Dandari was established in 1980 by Ernests Spīčs with the goal to preserve and popularize Latvian ethnographic and folklore dances. He introduced a dancing style imbedded with refined posture, the joy of dancing and carefully crafted details. By working with folklore records, the Dandari creative laboratory has reconstructed and interpreted folk dances that have become loved by many folklore lovers. In addition, there are also materials gathered by Dandari themselves, which are used in different programmes – from seasonal and family traditions up to modern folklore theatre.
In addition to folk dances, the members of Dandari take part in events of the traditional Latvian festivals that are connected to the ancient Solar calendar and reflect the passage of the sun in the sky. Each season has its characteristic traditions, songs, and games. There’s the time of harvest and when souls of the dead roam the earth, the traditions of mask processions in autumn and winter, swinging and greeting the sun in Easter and the most important festival of the year – Midsummer solstice when the nation celebrates all night, helping the world to start a new life cycle.
The uniqueness of Latvian regions is reflected in the different costumes of the members and special attention is paid to their ethnographic preciseness. Costumes like these were worn up to the 19h century when urban elements started to slowly enter the everyday life but a piece of pride were the handmade beautiful skirts (brunči), embroidered shirts and woollen shawls (villaines) which were adorned by silver brooches (saktas). The dancers wear the national costume from their native region with pride. We strive to follow the peculiarities characteristic to the native region of the songs and dance steps.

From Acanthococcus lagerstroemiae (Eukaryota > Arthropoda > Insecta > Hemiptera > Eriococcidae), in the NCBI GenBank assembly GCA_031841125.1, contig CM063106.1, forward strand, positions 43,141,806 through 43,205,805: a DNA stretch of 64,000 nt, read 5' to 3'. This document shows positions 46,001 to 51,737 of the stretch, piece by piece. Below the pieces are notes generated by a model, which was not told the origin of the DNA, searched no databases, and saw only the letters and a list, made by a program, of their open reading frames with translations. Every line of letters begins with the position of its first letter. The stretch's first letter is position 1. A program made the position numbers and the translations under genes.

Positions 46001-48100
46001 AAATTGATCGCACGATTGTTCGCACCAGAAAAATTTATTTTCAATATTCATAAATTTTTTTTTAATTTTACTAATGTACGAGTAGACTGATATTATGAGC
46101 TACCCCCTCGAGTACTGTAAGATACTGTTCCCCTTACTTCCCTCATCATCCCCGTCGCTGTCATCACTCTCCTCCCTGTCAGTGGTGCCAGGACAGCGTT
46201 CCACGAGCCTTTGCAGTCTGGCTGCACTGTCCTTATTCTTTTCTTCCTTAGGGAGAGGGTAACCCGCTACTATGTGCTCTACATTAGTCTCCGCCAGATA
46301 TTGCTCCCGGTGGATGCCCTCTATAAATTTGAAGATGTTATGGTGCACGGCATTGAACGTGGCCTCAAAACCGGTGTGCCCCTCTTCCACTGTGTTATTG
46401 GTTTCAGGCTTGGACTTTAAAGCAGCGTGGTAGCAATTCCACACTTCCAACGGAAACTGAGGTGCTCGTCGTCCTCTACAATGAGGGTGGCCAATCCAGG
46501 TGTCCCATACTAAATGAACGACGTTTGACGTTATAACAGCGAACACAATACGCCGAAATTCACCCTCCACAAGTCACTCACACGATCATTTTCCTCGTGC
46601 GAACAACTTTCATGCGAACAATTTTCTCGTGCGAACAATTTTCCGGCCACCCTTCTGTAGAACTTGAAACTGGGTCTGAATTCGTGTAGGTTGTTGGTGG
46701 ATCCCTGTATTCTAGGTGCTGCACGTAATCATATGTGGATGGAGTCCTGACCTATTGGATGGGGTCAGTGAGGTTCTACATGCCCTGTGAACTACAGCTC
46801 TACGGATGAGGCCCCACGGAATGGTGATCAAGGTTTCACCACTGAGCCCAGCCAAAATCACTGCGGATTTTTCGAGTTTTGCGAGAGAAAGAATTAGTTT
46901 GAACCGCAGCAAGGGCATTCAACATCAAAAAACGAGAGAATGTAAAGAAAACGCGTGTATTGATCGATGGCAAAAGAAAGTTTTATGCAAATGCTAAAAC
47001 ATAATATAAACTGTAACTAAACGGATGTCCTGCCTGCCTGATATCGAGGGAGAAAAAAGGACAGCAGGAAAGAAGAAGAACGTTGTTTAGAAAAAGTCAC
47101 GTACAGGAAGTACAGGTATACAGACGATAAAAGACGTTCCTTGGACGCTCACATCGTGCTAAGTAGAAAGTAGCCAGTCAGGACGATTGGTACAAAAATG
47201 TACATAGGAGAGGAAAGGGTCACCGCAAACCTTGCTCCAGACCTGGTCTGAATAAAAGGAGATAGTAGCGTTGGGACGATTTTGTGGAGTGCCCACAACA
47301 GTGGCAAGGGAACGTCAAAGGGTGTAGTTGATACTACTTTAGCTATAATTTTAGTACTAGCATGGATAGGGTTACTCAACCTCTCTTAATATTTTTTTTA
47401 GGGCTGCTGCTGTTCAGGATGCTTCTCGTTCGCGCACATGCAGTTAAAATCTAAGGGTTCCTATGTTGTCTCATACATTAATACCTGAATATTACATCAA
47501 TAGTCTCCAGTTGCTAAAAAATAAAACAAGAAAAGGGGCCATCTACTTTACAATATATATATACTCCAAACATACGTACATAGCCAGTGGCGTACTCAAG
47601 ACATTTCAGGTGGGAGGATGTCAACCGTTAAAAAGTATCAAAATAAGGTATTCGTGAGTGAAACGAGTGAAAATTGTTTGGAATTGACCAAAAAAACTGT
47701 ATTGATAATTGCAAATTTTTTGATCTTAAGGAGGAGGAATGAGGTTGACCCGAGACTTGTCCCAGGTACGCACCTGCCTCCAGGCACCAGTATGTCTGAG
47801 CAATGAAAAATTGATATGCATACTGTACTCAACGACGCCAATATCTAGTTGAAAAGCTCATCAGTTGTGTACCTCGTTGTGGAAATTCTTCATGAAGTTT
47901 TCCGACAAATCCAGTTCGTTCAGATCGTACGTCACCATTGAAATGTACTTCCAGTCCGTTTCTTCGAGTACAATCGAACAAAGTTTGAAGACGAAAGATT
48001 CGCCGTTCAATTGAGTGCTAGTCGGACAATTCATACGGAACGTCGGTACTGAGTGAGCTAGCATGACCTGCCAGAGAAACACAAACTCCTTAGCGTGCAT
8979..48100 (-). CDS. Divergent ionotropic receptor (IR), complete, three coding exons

Dandari has always had good musicians who not only know the repertoire of folk dances but also gladly dance themselves. This joy of dancing is also felt as they enthusiastically play the music both for the dancers and when recording the songs. The musicians of Dandari try to imitate the playing style of the old folk musicians. To accompany the dances, the musical instruments most characteristic to the end of the 19th century are used – violins, zithers, mandolin, and contrabass. Ancient Latvian lutes (kokles), bagpipes and pipes are also not forgotten.
Ethnomusicologist and folk music expert Ilmārs Pumpurs was the leader of the group for 15 years and established the folklore dance and music festival „Pa Pēteriem”, as well as introduced the yearly creative workshops. For Dandari many projects and trips have happened due to the national and international scale projects established by him, as one of these the learning partnership project „Learning from roots” can be mentioned.